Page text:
Weipert suffers from mental disabilities. The manager at Lighthouse is concerned for his safety and says he may be utilizing homeless services in the area.

He's described as 6 feet tall, 165 pounds with hazel eyes, long grey hair and a full grey beard. He was last seen wearing blue jeans, a blue jacket, a blue button up shirt and a white tanktop.

Anyone with information on his whereabouts should call CDA Police at (208) 769-2320.

County flagger comes to aid of abandoned children

A Spokane woman who stands between impatient drivers and her road construction crew is being credited with saving three children who were abandoned by their mother.

It's construction season in the Spokane area and that means delays and detours and sometimes stopping traffic altogether. You have to be a take-charge kind of person to be a flagger and in this case that assertiveness got some young kids out of a very unhealthy situation.

Kelly Stickelmeyer is a flagger for the Spokane County Road Department and, with the help of her sign and a radio, she keeps traffic moving in both directions even when sometimes, only one lane is open.

?It's to keep traffic flowing as easy as possible keep the crews safe, keep the traffic safe,? she explained.

Last month Stickelmeyer was flagging a pavement patching job in the Highland Estates when she spotted two little girls crying on the porch of a nearby home.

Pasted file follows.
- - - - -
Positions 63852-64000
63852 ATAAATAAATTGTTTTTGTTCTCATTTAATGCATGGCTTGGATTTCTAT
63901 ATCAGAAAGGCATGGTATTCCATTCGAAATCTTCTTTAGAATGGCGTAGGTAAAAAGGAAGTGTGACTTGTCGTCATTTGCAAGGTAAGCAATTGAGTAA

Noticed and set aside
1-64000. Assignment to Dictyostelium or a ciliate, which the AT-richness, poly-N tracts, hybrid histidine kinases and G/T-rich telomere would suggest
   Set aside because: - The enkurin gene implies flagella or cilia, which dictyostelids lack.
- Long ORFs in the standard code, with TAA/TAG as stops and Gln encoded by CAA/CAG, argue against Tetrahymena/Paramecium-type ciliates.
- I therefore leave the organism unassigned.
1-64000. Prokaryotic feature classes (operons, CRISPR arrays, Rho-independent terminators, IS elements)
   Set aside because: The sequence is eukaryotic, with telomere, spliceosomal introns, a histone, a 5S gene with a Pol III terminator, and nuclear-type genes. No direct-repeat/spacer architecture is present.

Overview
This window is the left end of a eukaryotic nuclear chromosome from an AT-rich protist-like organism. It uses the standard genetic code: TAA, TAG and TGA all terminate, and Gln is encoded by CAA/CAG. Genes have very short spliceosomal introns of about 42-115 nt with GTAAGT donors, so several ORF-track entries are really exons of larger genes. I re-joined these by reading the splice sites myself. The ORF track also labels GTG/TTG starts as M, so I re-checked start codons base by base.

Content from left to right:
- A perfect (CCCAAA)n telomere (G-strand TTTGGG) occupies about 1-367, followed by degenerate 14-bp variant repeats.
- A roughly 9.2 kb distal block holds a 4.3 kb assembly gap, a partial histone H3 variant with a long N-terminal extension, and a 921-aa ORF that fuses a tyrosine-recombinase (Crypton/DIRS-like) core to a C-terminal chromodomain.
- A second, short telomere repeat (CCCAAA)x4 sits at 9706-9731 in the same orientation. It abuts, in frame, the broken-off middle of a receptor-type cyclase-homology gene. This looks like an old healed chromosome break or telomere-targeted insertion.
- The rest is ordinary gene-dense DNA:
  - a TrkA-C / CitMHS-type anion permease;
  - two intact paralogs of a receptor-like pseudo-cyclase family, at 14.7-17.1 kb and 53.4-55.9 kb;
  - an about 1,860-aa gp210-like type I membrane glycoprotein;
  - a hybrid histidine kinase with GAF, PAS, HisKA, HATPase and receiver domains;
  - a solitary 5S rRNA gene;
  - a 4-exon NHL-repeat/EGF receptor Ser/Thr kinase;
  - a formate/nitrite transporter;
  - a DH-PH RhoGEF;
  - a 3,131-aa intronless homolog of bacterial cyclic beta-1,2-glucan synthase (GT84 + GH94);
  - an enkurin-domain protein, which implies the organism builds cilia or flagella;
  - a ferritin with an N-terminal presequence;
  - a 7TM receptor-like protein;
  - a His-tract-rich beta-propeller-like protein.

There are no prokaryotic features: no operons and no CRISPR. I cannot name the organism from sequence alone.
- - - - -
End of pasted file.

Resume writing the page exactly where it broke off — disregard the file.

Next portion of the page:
AARP helping seniors fight online fraud

AARP helping seniors fight online fraud

Nearly three quarters of Washington adults who use the internet have received online fraud offers in the last year, with seniors being some of the most vulnerable, but AARP is working to help seniors fight back against fraud.

It seems like a new scam pops up every day and unfortunately it's our elderly that often fall victim to these crimes. The AARP hopes to change that.

A capacity crowed of 300 seniors converged on the Centerplace regional event center in Spokane Valley for "Scam Jam," a free consumer information event held by AARP and the Washington state Attorney General's office.

The two and half hour seminar focused on keeping seniors safe from fraud, especially online scams and identity theft. Washington AG Bob Ferguson said if you are a victim of one of these scams, you should report it to his office immediately.